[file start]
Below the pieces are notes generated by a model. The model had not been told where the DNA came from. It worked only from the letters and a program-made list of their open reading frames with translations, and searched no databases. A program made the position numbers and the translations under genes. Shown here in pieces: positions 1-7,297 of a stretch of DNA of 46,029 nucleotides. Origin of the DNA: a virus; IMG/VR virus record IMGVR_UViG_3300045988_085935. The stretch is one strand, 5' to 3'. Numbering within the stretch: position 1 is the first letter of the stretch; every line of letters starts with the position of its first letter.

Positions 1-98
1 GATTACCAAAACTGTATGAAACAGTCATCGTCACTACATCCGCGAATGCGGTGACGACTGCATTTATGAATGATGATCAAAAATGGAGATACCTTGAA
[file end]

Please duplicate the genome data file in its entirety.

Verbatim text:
Below the pieces are notes generated by a model. The model had not been told where the DNA came from. It worked only from the letters and a program-made list of their open reading frames with translations, and searched no databases. A program made the position numbers and the translations under genes. Shown here in pieces: positions 1-7,297 of a stretch of DNA of 46,029 nucleotides. Origin of the DNA: a virus; IMG/VR virus record IMGVR_UViG_3300045988_085935. The stretch is one strand, 5' to 3'. Numbering within the stretch: position 1 is the first letter of the stretch; every line of letters starts with the position of its first letter.

Positions 1-98
1 GATTACCAAAACTGTATGAAACAGTCATCGTCACTACATCCGCGAATGCGGTGACGACTGCATTTATGAATGATGATCAAAAATGGAGATACCTTGAA